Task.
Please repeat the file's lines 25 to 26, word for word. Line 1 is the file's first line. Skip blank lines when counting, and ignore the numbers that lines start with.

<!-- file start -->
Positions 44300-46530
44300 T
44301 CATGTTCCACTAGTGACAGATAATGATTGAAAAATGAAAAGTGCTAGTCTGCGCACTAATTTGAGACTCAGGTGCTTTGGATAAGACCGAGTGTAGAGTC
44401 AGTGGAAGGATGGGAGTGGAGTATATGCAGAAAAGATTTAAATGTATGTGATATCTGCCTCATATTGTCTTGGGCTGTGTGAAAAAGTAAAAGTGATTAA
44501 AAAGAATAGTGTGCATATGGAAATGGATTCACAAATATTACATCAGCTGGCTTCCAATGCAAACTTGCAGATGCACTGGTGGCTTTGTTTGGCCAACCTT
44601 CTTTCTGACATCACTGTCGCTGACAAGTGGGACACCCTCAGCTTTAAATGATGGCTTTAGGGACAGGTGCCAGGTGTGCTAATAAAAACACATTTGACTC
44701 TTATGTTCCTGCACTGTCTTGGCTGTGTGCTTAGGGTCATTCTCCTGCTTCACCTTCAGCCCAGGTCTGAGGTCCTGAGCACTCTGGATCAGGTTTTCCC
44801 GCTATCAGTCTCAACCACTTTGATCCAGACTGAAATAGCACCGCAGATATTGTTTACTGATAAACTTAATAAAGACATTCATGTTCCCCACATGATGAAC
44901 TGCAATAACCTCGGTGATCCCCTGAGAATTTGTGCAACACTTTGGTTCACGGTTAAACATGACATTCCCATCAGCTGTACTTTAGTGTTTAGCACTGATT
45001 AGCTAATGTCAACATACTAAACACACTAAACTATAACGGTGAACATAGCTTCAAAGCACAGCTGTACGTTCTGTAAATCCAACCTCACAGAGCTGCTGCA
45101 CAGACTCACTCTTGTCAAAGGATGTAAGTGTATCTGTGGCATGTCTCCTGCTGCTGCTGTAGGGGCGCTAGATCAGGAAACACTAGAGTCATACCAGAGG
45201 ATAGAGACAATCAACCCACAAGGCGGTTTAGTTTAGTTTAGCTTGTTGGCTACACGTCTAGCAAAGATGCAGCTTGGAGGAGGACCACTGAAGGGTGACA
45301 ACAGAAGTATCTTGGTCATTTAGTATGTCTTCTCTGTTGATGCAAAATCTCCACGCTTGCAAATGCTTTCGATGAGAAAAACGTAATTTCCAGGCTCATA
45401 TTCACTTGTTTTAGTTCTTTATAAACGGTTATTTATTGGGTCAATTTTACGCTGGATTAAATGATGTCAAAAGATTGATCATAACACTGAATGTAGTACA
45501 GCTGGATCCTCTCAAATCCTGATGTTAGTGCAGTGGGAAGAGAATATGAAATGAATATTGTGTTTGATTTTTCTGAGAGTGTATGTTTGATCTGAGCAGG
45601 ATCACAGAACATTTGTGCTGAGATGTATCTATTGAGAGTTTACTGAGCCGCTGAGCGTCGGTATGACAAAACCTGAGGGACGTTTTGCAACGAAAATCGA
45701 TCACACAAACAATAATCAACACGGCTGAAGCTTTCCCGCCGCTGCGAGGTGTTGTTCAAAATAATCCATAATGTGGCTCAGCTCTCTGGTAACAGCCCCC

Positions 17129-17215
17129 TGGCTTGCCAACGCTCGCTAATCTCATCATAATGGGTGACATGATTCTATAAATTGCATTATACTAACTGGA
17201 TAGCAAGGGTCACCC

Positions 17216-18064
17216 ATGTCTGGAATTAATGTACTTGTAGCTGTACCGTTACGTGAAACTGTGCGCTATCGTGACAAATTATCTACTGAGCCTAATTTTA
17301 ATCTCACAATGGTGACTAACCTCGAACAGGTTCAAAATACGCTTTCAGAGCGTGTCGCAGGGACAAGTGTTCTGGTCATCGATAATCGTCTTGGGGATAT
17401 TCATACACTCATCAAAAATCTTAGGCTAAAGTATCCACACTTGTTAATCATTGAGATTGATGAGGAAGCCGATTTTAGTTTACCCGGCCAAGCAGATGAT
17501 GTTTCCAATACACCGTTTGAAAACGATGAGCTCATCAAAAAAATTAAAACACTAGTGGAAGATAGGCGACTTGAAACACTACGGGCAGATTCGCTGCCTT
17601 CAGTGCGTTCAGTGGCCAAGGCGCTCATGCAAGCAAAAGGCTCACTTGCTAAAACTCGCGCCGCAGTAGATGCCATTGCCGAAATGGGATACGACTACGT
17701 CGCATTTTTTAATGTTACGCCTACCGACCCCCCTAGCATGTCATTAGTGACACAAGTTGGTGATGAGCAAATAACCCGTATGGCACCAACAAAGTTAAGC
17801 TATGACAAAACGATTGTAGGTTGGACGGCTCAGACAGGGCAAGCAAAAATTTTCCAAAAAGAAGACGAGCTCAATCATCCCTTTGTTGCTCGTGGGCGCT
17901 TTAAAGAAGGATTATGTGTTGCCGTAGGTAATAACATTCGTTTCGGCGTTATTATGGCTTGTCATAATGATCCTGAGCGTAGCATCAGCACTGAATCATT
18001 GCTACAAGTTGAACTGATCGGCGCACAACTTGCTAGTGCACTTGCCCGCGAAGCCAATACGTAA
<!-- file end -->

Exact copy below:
17501 GTTTCCAATACACCGTTTGAAAACGATGAGCTCATCAAAAAAATTAAAACACTAGTGGAAGATAGGCGACTTGAAACACTACGGGCAGATTCGCTGCCTT
17601 CAGTGCGTTCAGTGGCCAAGGCGCTCATGCAAGCAAAAGGCTCACTTGCTAAAACTCGCGCCGCAGTAGATGCCATTGCCGAAATGGGATACGACTACGT